> intentions. There's a big difference from the computer's point of view, but
> not as much from ours.

You can't say a priori that the computer has no mind. Certainly the
observation that the computer was programmed by someone else does not
establish its mindlessness as an a priori fact.

>> but at the bottom level, the parts of the computer do not move
>> unless pushed in a causal chain.
>
>
> As opposed to a human brain and mind which is constantly moving, pushing
> itself and outward, creating new causes - propping them up, tending to them
> dutifully, promoting them over a lifetime intentionally.

No, the parts of the brain do not move unless pushed in a causal
chain. This is a very basic point, universally accepted by almost
every scientist in every field. In the extract from Chalmer's book you
posted, this corresponds with the assertion that the physical domain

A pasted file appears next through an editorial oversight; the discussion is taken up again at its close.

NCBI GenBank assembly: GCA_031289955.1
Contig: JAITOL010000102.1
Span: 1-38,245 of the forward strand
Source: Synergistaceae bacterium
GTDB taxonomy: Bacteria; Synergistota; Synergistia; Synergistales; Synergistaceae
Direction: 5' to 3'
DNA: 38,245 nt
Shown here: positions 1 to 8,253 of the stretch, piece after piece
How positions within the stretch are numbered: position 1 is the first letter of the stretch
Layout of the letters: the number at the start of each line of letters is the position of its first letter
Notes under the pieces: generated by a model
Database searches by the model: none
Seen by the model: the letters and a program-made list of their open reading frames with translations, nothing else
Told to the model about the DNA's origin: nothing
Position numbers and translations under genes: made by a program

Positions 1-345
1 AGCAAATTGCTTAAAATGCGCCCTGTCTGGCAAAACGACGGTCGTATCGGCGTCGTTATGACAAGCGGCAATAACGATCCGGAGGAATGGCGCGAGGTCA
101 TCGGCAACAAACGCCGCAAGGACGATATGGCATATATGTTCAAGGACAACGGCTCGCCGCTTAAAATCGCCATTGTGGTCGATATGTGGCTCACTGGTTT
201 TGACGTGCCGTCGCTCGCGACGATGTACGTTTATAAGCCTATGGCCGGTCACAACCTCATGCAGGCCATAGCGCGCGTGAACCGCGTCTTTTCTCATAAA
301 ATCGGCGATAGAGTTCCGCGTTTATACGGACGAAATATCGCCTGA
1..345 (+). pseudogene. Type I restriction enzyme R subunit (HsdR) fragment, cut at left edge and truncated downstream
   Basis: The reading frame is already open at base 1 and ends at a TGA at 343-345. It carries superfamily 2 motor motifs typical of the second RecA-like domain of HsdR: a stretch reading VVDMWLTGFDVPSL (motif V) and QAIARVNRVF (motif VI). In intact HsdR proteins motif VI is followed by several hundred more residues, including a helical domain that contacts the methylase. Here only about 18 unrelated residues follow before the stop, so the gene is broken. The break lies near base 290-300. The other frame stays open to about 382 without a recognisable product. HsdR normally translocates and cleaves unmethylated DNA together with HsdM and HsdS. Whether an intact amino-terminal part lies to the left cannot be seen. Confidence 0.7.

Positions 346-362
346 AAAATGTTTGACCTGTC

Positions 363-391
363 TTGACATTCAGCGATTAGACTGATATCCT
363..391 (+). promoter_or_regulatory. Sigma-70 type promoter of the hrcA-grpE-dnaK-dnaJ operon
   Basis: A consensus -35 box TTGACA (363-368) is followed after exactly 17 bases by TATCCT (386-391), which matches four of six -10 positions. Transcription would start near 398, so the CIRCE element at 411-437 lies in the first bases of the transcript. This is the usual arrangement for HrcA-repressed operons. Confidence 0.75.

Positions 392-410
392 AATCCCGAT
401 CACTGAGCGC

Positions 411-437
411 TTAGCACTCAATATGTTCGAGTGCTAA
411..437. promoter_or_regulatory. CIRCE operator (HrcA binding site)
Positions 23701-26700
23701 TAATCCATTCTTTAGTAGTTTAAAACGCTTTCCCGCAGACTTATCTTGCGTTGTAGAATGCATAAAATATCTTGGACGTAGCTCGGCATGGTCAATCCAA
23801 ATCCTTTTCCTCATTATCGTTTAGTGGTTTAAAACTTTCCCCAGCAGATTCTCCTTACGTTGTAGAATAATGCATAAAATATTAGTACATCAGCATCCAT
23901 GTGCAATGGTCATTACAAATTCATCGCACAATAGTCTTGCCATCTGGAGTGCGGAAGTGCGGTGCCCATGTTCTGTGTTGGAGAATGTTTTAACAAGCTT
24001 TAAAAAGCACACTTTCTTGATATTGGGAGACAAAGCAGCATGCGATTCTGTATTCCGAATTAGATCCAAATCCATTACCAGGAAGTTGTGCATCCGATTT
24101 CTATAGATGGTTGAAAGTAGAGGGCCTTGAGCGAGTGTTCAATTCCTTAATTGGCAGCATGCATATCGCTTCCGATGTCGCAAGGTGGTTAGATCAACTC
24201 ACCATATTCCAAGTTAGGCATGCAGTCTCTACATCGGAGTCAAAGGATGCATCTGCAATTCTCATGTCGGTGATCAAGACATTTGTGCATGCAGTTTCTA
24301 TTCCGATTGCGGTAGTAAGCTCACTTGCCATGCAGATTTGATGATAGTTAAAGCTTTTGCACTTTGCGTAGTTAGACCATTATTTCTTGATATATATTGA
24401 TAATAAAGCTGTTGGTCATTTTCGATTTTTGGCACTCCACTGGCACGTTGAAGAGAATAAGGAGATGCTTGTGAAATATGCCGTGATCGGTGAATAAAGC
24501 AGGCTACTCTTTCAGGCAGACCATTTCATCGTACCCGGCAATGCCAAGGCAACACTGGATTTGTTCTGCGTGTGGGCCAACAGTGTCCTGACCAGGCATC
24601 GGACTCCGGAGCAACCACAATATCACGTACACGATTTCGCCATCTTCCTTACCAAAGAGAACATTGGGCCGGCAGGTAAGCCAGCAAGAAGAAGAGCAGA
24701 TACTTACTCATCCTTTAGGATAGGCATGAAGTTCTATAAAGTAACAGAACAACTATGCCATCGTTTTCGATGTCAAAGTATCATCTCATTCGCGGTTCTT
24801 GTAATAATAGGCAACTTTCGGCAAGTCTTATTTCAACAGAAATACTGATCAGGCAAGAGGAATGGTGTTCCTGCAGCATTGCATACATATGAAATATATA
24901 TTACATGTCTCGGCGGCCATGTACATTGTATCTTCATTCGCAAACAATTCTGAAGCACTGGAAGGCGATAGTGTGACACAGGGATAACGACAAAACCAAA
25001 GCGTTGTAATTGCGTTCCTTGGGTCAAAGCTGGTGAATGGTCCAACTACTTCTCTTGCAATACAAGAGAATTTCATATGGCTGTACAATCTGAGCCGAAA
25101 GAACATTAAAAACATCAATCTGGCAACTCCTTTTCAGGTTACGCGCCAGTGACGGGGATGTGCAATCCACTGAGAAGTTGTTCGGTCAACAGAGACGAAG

is causally closed.

>> How does this answer the question of whether a computer may have
>> subjectivity?
>
>
> It explains that there is a plausible way of modeling subjectivity so that
> individuality cannot be duplicated. Experience is based on private time, not
> bodies in space. Every moment of private time can only happen once, as each
> moment contains a holographic sense of all other moments in that life, and
> perhaps in all of time.

If my brain state were repeated exactly then it seems sensible to
assume my mental state would also be repeated exactly. And even if
not, I still don't see what that has to do with computers having
subjectivity. Are you saying that computer states can repeat exactly,
unlike brain states? Then why wouldn't that just mean that computer
mental states would repeat?

>> It is magic if something happens without any physical cause. How else